Another session that I am sure will be of interest to Morning Star readers is a session on Co-operators in the Spanish Civil War. Chaired by Ian Hewitt grandson of Nottingham volunteer James Feney and with contributions from historian Richardson and author David Ebsworth (the pen name of former T&G Regional Secretary Dave McCall) whose Agatha Christie style novel the Assassins Mark set in the Spanish Civil War ahs as its lead character s reporter from the great co-op newspaper the Reynolds News. 
There are also session covering life in a small one shop Co-op Society at Grosmont in North Yorkshire and the history of Co-ops in Cumbria, as well as more technical sessions covering Industrial and Provident Society law. Anyone who has even the vaguest interest in co-ops and lives between Carlisle and Newcastle will be welcome to drop in and will be sure to something to enjoy and find a great co-operative place to do it in!

Balance at the BBC?

Battling bias on the BBC is much more difficult than in the corporate press.  They do portray themselves as providing a spurious balance. The coverage of economic and business matters is the area of the media subject to more spin than any other and the BBC seem to fall for it all the time.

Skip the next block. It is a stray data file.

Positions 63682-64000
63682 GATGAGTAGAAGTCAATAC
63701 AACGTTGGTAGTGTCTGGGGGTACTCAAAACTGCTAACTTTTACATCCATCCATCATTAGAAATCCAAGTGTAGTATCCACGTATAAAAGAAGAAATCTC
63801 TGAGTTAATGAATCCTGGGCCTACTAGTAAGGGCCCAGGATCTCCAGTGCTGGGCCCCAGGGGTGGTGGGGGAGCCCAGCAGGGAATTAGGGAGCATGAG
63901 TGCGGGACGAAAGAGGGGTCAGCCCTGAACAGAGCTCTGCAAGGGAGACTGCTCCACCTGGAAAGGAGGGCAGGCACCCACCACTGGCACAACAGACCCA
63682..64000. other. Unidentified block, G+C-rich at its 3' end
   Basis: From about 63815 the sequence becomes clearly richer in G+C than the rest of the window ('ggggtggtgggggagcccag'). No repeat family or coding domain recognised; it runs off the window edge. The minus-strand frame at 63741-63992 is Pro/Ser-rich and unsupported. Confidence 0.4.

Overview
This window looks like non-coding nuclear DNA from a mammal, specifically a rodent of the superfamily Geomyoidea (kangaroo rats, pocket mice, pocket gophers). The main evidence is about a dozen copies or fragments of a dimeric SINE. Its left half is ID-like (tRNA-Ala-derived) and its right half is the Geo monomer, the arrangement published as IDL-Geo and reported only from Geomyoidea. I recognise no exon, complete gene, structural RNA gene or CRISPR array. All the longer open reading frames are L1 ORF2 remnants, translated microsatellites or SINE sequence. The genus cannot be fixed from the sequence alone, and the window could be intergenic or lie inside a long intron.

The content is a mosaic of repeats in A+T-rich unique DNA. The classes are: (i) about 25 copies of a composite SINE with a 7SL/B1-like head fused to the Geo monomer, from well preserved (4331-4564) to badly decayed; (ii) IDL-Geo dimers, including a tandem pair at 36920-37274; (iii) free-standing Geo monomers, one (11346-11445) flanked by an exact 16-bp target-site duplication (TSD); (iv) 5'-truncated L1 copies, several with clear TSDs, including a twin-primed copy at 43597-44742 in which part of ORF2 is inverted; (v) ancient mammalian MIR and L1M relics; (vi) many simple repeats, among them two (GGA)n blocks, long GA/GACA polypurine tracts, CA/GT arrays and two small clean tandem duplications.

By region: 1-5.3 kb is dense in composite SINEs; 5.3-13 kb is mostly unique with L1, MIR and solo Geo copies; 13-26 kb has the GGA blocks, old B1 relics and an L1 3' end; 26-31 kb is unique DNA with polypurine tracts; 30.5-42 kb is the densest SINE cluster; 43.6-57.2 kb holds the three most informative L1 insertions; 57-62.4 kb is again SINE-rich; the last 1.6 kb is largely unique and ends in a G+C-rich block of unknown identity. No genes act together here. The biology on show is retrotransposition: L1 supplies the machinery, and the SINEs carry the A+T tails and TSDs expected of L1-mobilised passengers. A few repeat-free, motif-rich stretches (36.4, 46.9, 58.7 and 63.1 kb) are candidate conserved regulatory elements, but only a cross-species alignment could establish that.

So there can be little surprise that BBC Economics Editor, Stephanie Flanders, is now off to work for the US’s largest bank J.P. Morgan. Is this by any chance the same J.P.Morgan managed by Jamie Dimon who met US regulators following investigations into whether they misled investors last week?
The US media reported that they could agree to financial penalties of several billions of dollars to pay back investors who lost money through transactions relating to mortgage-backed securities. Apparently a sticking point in the negotiations over a settlement centres on an admission of wrongdoing, which could open the bank up to a flood of lawsuits.
Is the the same J.P.Morgan that agreed to pay $920m to settle charges relating to the "London Whale" trading scandal? And in 2011, did they not settle similar charges relating to misleading investors about mortgage-backed securities with, the Securities and Exchange Commission? Agreeing to pay $153.6m in June and $296.9m in November.
So buying up Stephs ‘balance’ and PR skills may be a good move.

I see also that after his stroke Andrew Marr is back to smooch politicians. His bias is even more difficult to combat as his history films and books are promoted by the entire BBC machine with its incredible reach as a broadcaster and publisher giving them tremendous authority.  
Now I rarely agree with Charles Moore of the Daily Telegraph but when he wrote that Marr’s History of Modern Britain was, “ignorant and patronising” I had to let out a little cheer.  Its not just that Marr gets his facts wrong, the publishers paid out a "significant sum" in damages to Erin Pizzey after the book mistakenly linked her  to the 1970s terror group the Angry Brigade. Macmillan pulped thousands of copies and issued an “urgent” stock recall notice citing legal reasons.